With the passing  by the House of Commons on Tuesday night 29th January 2019 of the so called "Brady Amendment " committing the UK Government to seek suitable  "alternative arrangements" to the "Backstop" provisions of the Ireland/Northern Ireland Protocol to the draft European Union Withdrawal Agreement rejected by the Commons two weeks earlier, another piece of  jargon has entered the Brexit  lexicon  - " Alternative Arrangements"!... Yes, but what on earth are "Alternative Arrangements"?

One clue may lie in the re-affirmation of the so called "Good Friday Agreement" ( also known as "the Belfast Agreement") of 10th April 1998, which has been the foundation stone of more than 20 years of relative peace in Northern Ireland.  Wording in the draft Withdrawal Agreement  which nobody disputes - in Paragraph 1 of Article 1 of the Ireland/Northern Ireland Protocol -  makes it clear that nothing in the Protocol is to infringe in any way upon the sanctity of the Good Friday Agreement regarding the constitutional status of Northern Ireland and the principle of consent, whereby any change in that status can only be made with the consent of a majority of its people.

The "Backstop" provisions of the Protocol were designed to preserve the frictionless border between Ireland and Northern Ireland, which has been one of the major beneficial outcomes of the Belfast Agreement.

Perhaps the way forward is to contemplate a further treaty arrangement between Ireland and the United Kingdom focussing on how best to preserve the frictionless border within the context of Brexit and to run that treaty arrangement in parallel with the separate but inter-linked Withdrawal Agreement. Between now and "exit day" (currently 29th March 2019 at 11pm) there may not be time to fashion a detailed treaty arrangement of this sort but this could be addressed by a commitment to sort out such alternative arrangements (the veritable  "Alternative Arrangements" red in tooth and claw!) within the transition period (currently proposed to last up to and including 31st December 2020). If such alternative arrangements were not sorted out in time, there could be an extended mechanism for trying to agree the detailed alternative arrangements further down the line but if by a certain date (maybe 5 years after the expiry of the transition period, maybe longer) such alternative arrangements had not been agreed, then the European Union  (or Ireland on its behalf) or the United Kingdom could serve notice on the other invoking the "no deal" option - and on their own heads be it!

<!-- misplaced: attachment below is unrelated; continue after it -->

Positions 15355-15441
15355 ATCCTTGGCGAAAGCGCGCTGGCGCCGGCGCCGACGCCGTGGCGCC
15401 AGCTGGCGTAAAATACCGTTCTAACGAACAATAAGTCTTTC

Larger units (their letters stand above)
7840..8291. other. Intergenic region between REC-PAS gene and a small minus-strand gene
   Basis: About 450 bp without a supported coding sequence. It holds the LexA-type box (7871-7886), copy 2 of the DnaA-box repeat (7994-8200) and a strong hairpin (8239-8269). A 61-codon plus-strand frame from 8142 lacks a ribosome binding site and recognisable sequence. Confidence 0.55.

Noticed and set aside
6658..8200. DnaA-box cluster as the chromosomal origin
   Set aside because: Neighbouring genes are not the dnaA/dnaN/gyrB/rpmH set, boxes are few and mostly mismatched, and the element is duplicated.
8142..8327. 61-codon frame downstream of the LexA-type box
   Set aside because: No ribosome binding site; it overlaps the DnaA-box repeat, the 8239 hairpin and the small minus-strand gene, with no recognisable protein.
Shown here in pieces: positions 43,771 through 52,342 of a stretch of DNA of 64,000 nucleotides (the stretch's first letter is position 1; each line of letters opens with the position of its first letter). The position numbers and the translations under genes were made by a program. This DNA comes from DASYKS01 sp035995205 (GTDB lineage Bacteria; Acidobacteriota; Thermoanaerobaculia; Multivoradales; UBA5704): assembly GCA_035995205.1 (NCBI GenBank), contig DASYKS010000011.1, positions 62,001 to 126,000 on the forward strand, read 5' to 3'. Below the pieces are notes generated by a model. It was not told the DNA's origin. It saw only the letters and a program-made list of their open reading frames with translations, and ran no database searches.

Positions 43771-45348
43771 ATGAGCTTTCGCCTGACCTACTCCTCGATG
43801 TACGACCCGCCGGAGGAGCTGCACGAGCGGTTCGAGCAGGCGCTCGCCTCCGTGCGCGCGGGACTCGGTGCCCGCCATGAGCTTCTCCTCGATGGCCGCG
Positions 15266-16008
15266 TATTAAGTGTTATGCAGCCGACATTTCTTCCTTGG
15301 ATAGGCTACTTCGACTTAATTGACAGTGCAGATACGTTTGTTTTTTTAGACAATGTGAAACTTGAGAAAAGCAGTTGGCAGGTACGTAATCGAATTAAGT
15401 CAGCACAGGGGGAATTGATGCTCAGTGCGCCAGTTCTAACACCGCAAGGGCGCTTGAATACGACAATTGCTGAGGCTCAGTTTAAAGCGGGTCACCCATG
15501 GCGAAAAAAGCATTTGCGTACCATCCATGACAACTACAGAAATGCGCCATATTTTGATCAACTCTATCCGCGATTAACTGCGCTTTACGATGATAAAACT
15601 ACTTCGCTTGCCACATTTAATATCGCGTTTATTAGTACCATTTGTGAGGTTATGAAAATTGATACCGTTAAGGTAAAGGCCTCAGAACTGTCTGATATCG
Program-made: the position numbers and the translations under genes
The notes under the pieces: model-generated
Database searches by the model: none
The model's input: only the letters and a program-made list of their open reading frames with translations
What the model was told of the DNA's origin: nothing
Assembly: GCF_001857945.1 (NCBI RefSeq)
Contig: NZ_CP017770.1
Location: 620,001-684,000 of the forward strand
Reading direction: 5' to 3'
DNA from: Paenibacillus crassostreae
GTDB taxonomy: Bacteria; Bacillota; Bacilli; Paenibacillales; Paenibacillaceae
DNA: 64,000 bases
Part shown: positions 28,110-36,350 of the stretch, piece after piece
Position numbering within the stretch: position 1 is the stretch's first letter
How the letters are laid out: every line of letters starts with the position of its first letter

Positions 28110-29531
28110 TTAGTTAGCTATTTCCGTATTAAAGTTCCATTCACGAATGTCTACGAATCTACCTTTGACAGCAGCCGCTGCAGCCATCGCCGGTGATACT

The above approach would convert the "backstop" from a "condition precedent" to a "condition subsequent" in legal terms and give all the hard pressed peoples of free Europe a well-deserved breather to get on with their lives.